This course will provide a mechanism for students in the PhD program to obtain credits as a teaching assistant.
The purpose of this course is to provide a critical analysis of both postmodern and traditional counseling theories. Traditional approaches include person-centered theory which includes concepts and constructs foundational to most counseling theories and cognitive-behavioral theory which is evidence-based. Postmodern approaches will include systems, ecological, feminist and multicultural theories.Attention will be given to the application of theory in various contexts and from diverse perspectives and worldviews, understanding behavior change in context, the counselor-client relationship, conceptualization and development of interventions for constructive, relevant and culturally appropriate change with diverse client populations and the implications for research.
This course is a didactic and clinical study of supervision. The didactic component involves an orientation to the different conceptual frameworks and models of supervision; the context of the supervision relationship, including variables such as gender, race, culture, socioeconomic status, sexual orientation, and religion; and the ethical, legal, and professional regulatory responsibilities of clinical supervisors. The clinical component includes the development of a supervisory contract, informed consent, documentation procedures, evaluation approaches, and structure for supervision sessions. Students practice supervision skills and strategies and techniques for doing individual and group supervision.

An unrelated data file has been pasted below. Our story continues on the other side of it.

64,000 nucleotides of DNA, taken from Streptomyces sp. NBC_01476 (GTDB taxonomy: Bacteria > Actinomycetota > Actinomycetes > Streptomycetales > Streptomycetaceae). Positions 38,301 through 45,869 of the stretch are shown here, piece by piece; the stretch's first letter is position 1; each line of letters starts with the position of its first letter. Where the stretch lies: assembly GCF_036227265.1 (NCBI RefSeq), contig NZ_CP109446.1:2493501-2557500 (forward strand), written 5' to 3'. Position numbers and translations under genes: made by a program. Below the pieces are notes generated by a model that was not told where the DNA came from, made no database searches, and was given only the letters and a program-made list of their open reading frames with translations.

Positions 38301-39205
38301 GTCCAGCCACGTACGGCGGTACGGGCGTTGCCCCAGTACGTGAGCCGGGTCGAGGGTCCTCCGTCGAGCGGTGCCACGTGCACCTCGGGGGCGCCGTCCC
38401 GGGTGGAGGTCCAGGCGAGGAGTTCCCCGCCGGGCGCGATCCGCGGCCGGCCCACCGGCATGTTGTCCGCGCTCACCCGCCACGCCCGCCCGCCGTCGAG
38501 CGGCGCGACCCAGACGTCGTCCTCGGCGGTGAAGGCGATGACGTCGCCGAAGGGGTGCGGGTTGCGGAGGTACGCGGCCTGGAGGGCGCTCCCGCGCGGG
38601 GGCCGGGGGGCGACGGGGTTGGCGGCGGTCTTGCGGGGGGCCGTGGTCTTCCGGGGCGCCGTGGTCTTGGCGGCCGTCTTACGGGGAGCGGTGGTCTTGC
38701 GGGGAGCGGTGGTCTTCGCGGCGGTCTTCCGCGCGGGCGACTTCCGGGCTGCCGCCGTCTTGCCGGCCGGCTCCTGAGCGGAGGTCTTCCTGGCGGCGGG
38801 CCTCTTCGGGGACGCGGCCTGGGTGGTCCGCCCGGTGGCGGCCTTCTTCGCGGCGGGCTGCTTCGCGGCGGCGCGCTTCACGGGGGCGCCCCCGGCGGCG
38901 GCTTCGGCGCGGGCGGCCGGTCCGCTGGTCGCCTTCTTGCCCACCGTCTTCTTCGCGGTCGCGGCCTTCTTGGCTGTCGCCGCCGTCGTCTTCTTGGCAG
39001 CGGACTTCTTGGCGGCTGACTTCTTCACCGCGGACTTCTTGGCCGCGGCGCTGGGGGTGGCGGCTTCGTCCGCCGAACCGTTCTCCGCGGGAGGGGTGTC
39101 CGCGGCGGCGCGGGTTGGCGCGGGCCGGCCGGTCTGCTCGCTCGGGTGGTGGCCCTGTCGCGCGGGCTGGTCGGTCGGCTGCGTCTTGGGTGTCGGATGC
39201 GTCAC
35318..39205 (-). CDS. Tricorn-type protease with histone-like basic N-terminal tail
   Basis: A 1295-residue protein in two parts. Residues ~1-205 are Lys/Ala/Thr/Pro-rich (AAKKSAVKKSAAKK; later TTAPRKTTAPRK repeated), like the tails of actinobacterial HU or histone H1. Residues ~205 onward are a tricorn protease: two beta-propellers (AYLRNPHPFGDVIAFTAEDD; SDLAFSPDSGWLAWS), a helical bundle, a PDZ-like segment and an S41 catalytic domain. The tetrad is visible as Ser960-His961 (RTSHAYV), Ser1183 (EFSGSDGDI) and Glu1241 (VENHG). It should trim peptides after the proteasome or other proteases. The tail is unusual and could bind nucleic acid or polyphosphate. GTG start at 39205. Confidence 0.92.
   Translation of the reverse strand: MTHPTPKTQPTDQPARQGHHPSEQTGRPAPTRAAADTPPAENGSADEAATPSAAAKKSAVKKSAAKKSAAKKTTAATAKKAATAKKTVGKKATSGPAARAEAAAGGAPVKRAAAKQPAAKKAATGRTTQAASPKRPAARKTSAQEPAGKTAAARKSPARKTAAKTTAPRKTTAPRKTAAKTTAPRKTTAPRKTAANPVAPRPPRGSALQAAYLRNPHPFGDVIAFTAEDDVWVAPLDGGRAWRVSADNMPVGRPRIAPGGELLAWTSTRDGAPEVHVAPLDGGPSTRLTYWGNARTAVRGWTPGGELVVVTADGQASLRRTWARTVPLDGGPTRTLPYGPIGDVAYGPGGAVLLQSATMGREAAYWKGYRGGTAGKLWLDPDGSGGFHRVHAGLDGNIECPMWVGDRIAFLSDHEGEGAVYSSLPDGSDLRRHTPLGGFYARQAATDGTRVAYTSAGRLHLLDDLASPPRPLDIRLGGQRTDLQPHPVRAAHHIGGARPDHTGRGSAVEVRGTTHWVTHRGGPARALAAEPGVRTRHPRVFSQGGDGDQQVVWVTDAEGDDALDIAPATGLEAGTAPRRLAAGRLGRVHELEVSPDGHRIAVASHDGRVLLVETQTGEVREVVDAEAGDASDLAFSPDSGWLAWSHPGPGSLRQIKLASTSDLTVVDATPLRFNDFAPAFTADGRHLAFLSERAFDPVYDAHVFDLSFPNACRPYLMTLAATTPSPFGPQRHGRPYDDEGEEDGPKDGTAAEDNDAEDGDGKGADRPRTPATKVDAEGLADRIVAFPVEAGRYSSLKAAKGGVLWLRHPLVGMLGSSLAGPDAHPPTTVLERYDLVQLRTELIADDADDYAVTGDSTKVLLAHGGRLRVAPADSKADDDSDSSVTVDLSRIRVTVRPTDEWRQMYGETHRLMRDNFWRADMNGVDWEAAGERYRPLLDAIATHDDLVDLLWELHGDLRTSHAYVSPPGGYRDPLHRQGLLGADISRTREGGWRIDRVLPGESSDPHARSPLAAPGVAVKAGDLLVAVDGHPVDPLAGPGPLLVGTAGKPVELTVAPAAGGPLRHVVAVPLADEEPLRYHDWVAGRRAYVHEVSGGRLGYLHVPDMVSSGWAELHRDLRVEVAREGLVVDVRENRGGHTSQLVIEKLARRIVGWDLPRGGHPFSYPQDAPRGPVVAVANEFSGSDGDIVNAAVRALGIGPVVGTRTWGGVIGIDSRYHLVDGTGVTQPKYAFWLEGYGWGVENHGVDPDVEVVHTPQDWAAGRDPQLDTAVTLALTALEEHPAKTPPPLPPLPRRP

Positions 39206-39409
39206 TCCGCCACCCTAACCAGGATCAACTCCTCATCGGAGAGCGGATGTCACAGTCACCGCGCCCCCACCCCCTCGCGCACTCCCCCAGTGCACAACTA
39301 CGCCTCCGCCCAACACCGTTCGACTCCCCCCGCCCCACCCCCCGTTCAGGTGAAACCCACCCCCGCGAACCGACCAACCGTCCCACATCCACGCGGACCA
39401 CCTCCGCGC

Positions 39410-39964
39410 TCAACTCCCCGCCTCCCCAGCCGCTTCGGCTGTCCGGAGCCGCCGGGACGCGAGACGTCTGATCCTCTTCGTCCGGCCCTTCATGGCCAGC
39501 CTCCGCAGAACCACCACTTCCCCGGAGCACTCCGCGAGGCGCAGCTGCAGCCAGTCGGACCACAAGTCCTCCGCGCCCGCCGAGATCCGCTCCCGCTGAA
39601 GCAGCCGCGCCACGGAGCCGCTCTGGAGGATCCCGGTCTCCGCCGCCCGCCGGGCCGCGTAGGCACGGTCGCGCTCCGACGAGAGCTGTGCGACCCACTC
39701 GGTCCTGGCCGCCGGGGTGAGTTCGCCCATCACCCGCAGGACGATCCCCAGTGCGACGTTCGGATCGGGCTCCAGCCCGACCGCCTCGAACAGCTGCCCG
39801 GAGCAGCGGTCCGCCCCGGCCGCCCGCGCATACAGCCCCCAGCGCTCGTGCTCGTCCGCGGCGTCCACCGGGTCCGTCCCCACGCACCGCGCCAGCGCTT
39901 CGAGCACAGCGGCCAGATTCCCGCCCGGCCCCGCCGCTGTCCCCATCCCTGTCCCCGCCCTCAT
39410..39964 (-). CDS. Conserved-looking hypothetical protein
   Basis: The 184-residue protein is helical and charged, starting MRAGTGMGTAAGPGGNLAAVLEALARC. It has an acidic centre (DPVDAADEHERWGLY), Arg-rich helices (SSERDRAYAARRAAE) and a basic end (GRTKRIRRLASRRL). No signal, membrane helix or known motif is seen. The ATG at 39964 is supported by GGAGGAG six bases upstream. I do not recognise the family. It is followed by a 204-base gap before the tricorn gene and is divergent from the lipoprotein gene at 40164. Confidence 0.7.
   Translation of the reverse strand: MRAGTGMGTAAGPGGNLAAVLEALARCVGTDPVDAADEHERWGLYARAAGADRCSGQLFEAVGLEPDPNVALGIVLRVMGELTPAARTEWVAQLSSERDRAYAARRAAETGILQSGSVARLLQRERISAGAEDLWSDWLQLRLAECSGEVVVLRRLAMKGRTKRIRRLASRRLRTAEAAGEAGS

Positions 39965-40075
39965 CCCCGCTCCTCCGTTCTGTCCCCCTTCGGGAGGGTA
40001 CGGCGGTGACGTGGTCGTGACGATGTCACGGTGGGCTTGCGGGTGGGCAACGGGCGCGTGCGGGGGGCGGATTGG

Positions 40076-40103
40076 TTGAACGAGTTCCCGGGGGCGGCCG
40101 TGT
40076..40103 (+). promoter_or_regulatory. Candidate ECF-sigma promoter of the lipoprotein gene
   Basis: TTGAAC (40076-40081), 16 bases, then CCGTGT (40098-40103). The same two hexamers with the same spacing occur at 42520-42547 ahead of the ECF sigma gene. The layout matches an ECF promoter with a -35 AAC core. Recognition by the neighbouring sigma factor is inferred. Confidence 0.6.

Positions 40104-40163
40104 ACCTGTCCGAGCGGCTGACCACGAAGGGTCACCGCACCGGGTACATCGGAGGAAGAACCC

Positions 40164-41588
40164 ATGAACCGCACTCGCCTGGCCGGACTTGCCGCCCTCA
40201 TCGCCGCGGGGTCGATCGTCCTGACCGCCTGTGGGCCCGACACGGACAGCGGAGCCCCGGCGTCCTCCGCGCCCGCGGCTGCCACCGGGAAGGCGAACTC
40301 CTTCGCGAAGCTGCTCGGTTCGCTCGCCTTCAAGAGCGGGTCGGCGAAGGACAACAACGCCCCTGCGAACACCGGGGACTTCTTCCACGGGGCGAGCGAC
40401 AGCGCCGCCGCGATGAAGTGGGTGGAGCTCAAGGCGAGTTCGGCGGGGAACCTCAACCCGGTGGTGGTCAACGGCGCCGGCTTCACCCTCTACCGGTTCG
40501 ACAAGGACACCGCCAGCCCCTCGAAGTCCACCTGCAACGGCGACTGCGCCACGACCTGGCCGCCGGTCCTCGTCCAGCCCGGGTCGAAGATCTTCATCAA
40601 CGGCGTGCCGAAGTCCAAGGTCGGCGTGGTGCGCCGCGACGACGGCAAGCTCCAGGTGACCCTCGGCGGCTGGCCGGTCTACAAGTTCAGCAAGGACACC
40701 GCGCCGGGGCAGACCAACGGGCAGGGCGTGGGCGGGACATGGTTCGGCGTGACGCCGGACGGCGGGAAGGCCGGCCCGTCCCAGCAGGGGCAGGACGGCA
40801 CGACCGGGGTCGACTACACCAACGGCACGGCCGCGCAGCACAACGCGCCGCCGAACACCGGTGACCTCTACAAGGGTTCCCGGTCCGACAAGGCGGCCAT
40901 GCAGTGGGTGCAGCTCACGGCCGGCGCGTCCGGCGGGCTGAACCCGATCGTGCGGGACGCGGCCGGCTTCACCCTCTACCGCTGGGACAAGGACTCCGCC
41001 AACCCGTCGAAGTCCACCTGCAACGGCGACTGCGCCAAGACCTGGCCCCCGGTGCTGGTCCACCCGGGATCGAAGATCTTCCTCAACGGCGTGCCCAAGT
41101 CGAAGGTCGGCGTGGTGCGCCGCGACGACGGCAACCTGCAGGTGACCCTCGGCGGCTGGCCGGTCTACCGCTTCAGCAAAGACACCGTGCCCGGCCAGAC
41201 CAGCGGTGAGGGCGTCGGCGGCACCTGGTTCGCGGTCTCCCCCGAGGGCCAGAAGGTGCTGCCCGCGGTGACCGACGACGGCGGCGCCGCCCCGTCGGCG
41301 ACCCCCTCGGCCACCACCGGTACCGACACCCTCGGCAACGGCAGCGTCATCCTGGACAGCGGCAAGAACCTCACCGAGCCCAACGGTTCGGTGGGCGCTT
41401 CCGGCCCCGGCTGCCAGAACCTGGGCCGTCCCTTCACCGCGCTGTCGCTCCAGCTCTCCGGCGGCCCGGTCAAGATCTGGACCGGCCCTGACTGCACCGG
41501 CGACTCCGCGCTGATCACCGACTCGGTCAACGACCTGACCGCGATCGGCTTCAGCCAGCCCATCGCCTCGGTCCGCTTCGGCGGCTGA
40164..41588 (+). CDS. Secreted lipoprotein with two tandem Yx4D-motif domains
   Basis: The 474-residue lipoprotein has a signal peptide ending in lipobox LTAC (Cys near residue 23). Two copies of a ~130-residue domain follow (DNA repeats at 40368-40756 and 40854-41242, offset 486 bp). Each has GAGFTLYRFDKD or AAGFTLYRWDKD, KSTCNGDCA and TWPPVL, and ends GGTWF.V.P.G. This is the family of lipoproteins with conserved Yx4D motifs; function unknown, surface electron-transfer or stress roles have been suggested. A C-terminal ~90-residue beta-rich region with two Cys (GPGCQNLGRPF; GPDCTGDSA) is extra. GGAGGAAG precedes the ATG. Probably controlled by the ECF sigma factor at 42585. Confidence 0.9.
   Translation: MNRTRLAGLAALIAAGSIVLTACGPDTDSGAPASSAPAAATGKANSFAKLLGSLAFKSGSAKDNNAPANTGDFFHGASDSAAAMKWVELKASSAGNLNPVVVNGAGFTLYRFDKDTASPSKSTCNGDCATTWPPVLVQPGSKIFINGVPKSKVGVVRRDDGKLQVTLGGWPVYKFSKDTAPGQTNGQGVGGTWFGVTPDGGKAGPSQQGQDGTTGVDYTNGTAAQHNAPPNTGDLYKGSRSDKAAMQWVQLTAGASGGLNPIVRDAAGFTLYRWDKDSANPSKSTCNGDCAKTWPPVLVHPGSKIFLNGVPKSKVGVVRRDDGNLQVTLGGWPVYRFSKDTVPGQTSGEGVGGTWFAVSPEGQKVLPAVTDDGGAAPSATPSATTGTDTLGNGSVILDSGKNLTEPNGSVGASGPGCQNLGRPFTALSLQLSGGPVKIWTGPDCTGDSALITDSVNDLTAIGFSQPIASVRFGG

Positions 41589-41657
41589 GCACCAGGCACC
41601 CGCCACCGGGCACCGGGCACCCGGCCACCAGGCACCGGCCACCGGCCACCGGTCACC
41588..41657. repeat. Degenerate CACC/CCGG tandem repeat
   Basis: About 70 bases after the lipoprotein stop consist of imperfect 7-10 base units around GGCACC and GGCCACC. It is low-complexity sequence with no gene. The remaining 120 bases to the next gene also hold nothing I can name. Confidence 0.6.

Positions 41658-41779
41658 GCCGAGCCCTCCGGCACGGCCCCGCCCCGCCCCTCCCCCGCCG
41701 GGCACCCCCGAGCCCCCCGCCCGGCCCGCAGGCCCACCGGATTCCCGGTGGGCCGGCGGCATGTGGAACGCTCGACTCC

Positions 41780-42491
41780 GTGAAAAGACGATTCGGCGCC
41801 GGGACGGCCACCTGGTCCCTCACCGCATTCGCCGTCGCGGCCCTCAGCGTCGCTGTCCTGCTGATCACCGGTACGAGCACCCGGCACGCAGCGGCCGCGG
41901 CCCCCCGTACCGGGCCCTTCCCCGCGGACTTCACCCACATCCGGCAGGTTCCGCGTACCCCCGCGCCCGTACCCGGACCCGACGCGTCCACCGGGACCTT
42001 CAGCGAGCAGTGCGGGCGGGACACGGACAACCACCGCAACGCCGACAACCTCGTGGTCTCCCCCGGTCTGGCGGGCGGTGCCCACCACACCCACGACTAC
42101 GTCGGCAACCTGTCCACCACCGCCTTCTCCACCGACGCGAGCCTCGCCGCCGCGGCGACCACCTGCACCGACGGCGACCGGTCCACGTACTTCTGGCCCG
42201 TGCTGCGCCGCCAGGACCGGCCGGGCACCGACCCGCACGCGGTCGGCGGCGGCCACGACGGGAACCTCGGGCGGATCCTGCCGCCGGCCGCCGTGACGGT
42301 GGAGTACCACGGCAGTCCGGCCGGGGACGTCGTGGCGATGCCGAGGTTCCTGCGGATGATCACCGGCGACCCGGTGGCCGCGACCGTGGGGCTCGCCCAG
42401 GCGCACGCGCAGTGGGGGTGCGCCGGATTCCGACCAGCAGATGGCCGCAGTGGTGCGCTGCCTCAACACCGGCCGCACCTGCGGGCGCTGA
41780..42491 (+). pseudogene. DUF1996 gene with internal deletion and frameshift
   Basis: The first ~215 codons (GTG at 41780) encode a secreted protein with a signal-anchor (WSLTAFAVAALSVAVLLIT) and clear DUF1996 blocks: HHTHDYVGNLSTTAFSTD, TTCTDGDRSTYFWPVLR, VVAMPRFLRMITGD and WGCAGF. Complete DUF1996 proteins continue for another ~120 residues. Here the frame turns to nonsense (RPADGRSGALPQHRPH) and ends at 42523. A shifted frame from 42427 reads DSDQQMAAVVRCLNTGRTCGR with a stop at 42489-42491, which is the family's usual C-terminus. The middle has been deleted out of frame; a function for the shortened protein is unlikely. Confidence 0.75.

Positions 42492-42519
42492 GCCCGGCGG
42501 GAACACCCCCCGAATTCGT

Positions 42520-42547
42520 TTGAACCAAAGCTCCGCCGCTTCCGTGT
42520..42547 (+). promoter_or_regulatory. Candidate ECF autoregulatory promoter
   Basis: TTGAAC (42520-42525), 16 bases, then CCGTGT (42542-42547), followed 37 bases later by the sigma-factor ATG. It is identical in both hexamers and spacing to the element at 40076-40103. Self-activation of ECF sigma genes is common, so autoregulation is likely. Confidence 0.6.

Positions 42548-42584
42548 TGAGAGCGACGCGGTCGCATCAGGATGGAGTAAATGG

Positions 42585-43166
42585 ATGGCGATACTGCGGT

After a consideration of the historical development of modern educational systems as institutions that socialize, select, and allocate children to positions in the adult society, the course examines the origins of alternative explanations for why individuals obtain different amounts and types of educational training, considering how family background, race, and nativity shape modal trajectories through the educational system. The course also considers the particularities of the urban schooling in America since the 1960s, including the foundational literature on the effects of school and community resources on student achievement as well as the development and subsequent evaluation of school desegregation efforts. Debates over the meaning and pursuit of equality of opportunity are considered throughout the course, as they arise from broader concerns about the fairness of society, the prospects for upward social mobility, and the role that educational institutions have played in the production of socioeconomic inequalities across generations.